Texas Memory Systems bundles hypervisor, solid state storage

Enterprise storage company Texas Memory Systems will bundle its solid state RamSan disks with a hypervisor provided by DataCore Software.
Written by Andrew Nusca, Contributor

Enterprise storage company Texas Memory Systems launched this morning a line of products that bundle its solid state hardware with a hypervisor provided by DataCore Software.

DataCore's SANsymphony-V storage hypervisor adds storage management features to Texas Memory's RamSan disks. The company hopes that bundling the products makes for a simpler, more cost-effective choice for IT administrators.

Readers of ZDNet know the benefit of hypervisors: you can squeeze more performance from the same infrastructure. Texas Memory claims a 200 percent boost with its offering, which plugs into the DataCore host directly or through a fabric.

The combo is best suited for server and desktop virtualization projects and should allow VMWare administrators to lower the amount of memory allocated to each guest OS without sacrificing too much performance. By pooling and mirroring disk blocks across available devices, the software speeds up I/O response and throughput.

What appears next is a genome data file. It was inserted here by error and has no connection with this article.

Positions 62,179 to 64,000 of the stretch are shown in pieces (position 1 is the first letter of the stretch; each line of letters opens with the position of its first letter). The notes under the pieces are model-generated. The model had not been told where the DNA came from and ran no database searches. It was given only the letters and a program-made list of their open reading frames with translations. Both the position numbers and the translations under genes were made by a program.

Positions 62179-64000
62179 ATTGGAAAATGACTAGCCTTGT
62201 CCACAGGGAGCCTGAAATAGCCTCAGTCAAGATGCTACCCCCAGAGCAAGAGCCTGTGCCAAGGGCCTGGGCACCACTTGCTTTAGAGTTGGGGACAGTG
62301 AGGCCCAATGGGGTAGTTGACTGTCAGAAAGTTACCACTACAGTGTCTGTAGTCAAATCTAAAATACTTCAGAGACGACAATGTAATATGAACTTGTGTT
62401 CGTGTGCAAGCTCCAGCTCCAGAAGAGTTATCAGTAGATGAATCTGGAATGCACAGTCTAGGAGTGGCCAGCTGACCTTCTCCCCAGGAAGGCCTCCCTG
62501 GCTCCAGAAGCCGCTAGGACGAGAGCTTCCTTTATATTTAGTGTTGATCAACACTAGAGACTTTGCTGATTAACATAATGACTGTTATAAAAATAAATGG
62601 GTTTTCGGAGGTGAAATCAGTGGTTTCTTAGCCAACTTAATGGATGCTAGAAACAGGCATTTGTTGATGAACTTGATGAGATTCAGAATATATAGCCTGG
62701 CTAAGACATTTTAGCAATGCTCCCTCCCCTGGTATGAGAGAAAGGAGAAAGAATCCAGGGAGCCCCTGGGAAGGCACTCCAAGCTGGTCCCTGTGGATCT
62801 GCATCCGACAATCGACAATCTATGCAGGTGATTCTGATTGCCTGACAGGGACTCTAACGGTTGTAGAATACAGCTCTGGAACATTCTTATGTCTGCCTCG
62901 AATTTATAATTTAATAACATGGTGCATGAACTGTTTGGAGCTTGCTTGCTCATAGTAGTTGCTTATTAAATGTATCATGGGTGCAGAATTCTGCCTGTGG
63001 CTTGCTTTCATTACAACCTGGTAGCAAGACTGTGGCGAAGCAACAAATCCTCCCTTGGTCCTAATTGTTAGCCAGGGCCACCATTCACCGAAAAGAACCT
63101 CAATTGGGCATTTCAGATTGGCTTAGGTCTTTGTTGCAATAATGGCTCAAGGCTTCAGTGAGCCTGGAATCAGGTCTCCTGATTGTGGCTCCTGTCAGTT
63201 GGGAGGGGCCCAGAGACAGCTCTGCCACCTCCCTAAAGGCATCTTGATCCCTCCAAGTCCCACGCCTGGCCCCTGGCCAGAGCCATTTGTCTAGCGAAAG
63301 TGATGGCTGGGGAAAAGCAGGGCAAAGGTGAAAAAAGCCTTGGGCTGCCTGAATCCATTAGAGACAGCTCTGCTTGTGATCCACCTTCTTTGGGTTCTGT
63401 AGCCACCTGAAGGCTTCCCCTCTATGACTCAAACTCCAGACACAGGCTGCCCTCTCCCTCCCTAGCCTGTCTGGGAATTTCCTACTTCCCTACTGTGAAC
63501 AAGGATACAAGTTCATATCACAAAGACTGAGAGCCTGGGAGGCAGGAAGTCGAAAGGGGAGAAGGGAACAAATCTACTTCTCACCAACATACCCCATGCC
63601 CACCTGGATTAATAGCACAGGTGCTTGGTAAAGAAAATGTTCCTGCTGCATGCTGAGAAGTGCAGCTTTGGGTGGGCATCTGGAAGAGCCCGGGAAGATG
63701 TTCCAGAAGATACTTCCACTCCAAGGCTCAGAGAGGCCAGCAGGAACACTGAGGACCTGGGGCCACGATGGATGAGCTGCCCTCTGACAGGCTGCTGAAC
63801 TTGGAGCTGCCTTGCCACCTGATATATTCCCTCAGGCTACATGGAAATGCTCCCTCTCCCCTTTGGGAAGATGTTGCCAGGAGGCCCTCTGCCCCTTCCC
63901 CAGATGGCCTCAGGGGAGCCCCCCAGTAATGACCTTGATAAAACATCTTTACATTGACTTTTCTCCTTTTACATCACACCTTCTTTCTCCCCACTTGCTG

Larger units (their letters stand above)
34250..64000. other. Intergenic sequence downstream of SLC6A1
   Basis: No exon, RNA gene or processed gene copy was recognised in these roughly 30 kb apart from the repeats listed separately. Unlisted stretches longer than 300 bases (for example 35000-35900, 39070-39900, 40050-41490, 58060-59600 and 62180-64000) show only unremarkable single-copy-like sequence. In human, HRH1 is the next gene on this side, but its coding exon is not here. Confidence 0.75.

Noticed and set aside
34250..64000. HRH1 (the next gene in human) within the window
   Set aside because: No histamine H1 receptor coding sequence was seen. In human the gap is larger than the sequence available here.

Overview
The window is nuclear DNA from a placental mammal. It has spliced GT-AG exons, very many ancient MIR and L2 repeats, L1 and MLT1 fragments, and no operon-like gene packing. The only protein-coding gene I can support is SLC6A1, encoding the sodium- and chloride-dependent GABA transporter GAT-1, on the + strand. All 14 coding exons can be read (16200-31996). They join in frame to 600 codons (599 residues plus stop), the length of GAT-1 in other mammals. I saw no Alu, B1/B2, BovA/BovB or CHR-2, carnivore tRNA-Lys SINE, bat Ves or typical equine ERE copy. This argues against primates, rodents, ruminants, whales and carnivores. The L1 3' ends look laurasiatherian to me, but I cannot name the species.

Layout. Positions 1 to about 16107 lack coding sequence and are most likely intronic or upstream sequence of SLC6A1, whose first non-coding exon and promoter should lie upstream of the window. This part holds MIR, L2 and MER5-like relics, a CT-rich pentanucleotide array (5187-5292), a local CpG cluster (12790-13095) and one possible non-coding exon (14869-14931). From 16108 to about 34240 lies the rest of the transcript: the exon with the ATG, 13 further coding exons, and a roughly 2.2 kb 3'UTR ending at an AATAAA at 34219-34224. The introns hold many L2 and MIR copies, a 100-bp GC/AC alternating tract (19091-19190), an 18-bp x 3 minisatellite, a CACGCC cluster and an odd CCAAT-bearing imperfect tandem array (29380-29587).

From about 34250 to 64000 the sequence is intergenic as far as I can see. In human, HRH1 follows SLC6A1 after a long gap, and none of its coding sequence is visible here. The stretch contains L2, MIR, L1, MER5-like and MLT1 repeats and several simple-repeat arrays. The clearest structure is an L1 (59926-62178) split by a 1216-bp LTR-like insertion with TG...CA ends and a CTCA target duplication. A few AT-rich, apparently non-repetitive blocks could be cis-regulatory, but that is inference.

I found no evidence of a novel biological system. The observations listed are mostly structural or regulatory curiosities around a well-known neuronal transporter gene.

More detail on how it all works, in the company's own words:

When provisioning a virtual machine disk format (VMDK) on a LUN presented to the SANsymphony-V cluster, the virtual guest can utilize internal paging mechanisms with sub-millisecond response times. Under this configuration, the virtual guest would have access to an extensive amount of storage while taking advantage of the read and write performance of enterprise-grade SLC and eMLC Flash.

A few more features:

  • Caching to automatically optimize disk access across tiers for best utilization
  • Synchronous mirroring for high-availability failover
  • Asynchronous replication for disaster recovery
  • Snapshots and CDP to increase data integrity and ease management
  • Thin provisioning uses only the disk space actually written

The attraction: IT administrators might be able to squeeze a bit more life out of their existing storage infrastructure before necessitating an upgrade. Which, in a trying economic time, might not be such a bad idea.

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